Then there was Colorado, a state that has reasonably similar demographics to Nevada, which Mr. Romney carried easily on Saturday. Colorado has somewhat fewer Mormon voters than Nevada, which hurts Mr. Romney – but it has somewhat more wealthy ones, which favors him. The betting market Intrade gave Mr. Romney about a 97 percent chance of winning Colorado entering the evening. But he lost the state by 5 points to Mr. Santorum.

Mitt Romney will have some time to contemplate this turn of events. The next contests are the Arizona and Michigan primaries on Tuesday, February 28 followed by the Washington State and Maine caucuses on Saturday, March 3, and Super Tuesday, March 6 with voting in Alaska, Georgia, Idaho, Massachusetts, North Dakota, Ohio, Oklahoma, Tennessee, Vermont and Virginia.

The next debates currently scheduled will be held by CNN on February 22 at 8pm in Mesa, Arizona and a super Tuesday debate March 1 at 8pm in Atlanta, Georgia.  

States Won

  • Santorum: IA, CO, MN, MO
  • Romney: NH, FL, NV
  • Gingrich: SC
  • Paul: none

How Does Jesus Look to You?

Rembrandt’s
Head of Christ
Philadelphia Museum of Art

— By Hannah Lee

When I learned that the National Museum of American Jewish History would be collaborating with the Philadelphia Museum of Art on an interfaith forum and conversation about the Rembrandt and the Face of Jesus exhibit at the art museum, I was eager to sign up.  So much has been written about this exhibit, both in secular press (New York Times and Philadelphia Inquirer) as well as the Jewish press (Tablet and Forward).  It is a topic that is not surprisingly fascinating to Jews, as Jesus was born of Jewish parents and so much strife over the centuries have been waged in his name by descendants of his apostles.  It was thrilling to be in the audience  with members of the other faiths, in a harmonious conversation about a religious icon and symbol, because we usually only are taught by members of our own faiths.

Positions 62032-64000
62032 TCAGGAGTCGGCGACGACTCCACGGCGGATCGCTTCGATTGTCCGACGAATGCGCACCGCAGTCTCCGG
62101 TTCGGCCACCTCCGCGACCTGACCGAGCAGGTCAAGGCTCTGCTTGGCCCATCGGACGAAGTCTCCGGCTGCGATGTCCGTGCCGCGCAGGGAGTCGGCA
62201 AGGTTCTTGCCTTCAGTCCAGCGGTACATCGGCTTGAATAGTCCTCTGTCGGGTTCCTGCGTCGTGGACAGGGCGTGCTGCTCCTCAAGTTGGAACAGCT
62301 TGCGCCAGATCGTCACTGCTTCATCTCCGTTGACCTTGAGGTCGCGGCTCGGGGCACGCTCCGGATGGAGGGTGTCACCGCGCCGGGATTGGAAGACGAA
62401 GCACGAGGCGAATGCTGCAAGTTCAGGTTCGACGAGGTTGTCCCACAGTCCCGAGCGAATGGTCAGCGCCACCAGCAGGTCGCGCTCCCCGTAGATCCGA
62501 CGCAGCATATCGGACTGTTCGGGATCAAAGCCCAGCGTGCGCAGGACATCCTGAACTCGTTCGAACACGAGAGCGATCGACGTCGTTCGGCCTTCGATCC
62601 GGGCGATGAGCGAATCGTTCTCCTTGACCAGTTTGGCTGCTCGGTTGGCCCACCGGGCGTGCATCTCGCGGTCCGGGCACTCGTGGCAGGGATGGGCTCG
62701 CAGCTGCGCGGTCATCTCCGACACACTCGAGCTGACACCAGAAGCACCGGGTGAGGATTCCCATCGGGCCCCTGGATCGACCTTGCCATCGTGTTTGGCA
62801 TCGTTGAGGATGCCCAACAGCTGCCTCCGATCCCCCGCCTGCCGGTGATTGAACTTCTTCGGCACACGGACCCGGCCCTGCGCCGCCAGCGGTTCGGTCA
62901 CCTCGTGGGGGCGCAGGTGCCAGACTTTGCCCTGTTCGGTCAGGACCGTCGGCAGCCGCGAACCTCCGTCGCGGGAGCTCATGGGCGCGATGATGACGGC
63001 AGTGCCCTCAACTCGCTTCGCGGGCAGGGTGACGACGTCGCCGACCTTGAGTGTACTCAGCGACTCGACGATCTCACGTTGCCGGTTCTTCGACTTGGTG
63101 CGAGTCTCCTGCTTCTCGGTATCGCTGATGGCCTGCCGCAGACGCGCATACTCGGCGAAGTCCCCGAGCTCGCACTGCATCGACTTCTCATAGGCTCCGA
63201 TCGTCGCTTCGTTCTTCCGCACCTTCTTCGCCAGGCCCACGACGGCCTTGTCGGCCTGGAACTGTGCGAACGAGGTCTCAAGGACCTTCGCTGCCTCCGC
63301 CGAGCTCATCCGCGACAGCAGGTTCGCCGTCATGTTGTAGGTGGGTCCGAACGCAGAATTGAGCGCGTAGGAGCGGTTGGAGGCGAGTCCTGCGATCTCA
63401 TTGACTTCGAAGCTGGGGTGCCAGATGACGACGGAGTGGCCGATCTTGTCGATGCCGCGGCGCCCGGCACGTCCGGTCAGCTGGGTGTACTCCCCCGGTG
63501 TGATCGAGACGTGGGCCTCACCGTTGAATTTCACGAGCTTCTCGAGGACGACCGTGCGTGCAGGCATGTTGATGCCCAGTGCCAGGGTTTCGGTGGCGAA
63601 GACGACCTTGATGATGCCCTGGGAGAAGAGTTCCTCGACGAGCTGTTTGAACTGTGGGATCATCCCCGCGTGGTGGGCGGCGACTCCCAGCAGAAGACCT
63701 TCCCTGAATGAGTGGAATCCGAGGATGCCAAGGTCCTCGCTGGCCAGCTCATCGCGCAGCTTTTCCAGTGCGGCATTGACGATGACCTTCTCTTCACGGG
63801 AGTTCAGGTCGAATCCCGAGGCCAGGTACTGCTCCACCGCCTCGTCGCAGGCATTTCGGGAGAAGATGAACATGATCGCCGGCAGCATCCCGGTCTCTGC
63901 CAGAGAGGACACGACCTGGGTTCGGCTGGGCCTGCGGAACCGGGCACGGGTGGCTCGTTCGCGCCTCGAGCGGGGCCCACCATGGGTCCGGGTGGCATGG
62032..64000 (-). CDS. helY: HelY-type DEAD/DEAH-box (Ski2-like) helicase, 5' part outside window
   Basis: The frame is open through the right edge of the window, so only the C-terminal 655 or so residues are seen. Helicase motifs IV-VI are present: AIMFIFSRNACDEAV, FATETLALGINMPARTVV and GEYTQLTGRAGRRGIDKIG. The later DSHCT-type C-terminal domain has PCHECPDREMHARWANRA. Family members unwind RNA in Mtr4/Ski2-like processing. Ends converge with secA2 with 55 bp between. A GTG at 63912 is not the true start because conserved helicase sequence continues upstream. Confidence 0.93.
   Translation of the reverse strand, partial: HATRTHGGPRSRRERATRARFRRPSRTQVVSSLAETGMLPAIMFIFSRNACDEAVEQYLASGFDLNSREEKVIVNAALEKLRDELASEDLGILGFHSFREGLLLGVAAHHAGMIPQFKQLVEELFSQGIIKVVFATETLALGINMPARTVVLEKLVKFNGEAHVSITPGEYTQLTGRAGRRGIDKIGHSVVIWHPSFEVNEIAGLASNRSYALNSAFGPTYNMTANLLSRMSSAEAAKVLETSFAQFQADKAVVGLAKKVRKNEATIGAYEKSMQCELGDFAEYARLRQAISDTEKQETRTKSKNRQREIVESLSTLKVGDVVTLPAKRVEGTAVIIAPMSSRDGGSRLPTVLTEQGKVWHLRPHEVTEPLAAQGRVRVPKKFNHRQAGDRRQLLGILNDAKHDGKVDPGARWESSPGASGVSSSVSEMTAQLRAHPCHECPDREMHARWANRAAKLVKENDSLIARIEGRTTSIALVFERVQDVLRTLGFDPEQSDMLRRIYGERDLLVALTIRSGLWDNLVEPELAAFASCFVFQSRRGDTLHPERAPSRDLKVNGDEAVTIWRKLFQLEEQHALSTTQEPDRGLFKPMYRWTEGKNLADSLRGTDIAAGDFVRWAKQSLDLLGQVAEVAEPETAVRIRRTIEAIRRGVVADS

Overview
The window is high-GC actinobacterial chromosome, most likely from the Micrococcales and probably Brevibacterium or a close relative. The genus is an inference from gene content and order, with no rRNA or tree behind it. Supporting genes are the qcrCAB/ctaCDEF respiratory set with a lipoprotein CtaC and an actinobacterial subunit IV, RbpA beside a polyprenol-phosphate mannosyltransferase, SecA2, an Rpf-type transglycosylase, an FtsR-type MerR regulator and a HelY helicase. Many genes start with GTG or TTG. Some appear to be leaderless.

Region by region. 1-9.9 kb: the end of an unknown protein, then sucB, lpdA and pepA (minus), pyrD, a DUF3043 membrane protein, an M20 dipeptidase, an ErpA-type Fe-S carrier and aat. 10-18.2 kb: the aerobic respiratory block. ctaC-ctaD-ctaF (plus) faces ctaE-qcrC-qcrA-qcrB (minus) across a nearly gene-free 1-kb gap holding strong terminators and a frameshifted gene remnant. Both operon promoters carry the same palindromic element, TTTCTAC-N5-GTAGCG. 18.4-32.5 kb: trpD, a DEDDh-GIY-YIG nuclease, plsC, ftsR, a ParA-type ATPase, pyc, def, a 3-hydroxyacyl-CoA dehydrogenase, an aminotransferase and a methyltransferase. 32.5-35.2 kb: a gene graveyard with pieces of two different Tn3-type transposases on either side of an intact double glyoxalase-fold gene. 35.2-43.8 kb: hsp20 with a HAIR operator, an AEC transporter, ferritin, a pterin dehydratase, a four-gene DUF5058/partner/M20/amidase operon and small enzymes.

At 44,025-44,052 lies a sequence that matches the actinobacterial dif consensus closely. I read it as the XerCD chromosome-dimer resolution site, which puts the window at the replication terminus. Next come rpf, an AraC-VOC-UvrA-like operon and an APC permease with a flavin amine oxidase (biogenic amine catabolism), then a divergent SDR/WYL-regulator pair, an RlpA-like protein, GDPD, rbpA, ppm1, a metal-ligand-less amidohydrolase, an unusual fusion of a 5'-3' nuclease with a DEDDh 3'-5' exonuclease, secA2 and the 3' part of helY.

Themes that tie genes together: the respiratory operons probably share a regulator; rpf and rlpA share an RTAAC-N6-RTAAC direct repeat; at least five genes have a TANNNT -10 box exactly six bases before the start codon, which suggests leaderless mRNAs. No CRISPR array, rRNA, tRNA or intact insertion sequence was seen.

Larry Silver, Professor of Art History at the University of Pennsylvania, moderated the interfaith panel discussion, and he launched it with a query from his curator friend who asked, “why not the head of Christ?”  He proceeded to answer it himself by pointing out the works of Rembrandt represented a movement away from iconography towards a more human portrayal of Jesus, and the face is the window onto the human soul.  He then presented to us in the audience and the panel members (on a separate monitor) about 13 paintings of Jesus, only one of which was by Rembrandt.  

More after the jump.
Regarding Matthias Grünewald’s The Crucifixion, from 1515, Arnold Eisen, Chancellor of the Jewish Theological Seminary in New York City, noted that it was not beautiful in the same way that the Holocaust is too grotesque, too harsh for beauty.  Professor Silver commented that Jesus was twice the size of every other figure in the painting and Jayne Oasin, Associate Priest of the Associated Parishes of Saint Stephen in Riverside and Beverly in New Jersey pointed out that the light highlighted the darkness.


Marc Chagall’s White Crucifixion, Art Institute of Chicago

Regarding Marc Chagall’s White Crucifixion, from 1938, Reverend Oasin noted that the painting has all the woes of mankind, and it reminds her of the Four Horsemen of the Apocalypse. Chancellor Eisen taught that at the turn of the 20th century, there was much identification by Jews with the life and death of Jesus.  This was exhibited by Martin Buber and later by Elie Wiesel who wrote about Jesus in the Holocaust.  “Jesus had become the universal figure of suffering,” not as Savior.  The figure in green in the right foreground is often depicted by Chagall as the Wandering Jew who needs to flee from calamity.  Zakiya Islam, a Muslim woman and a Ph.D. candidate in Religious Studies at Temple University taught that a tenet of Islam is that in times of suffering, one is to run away.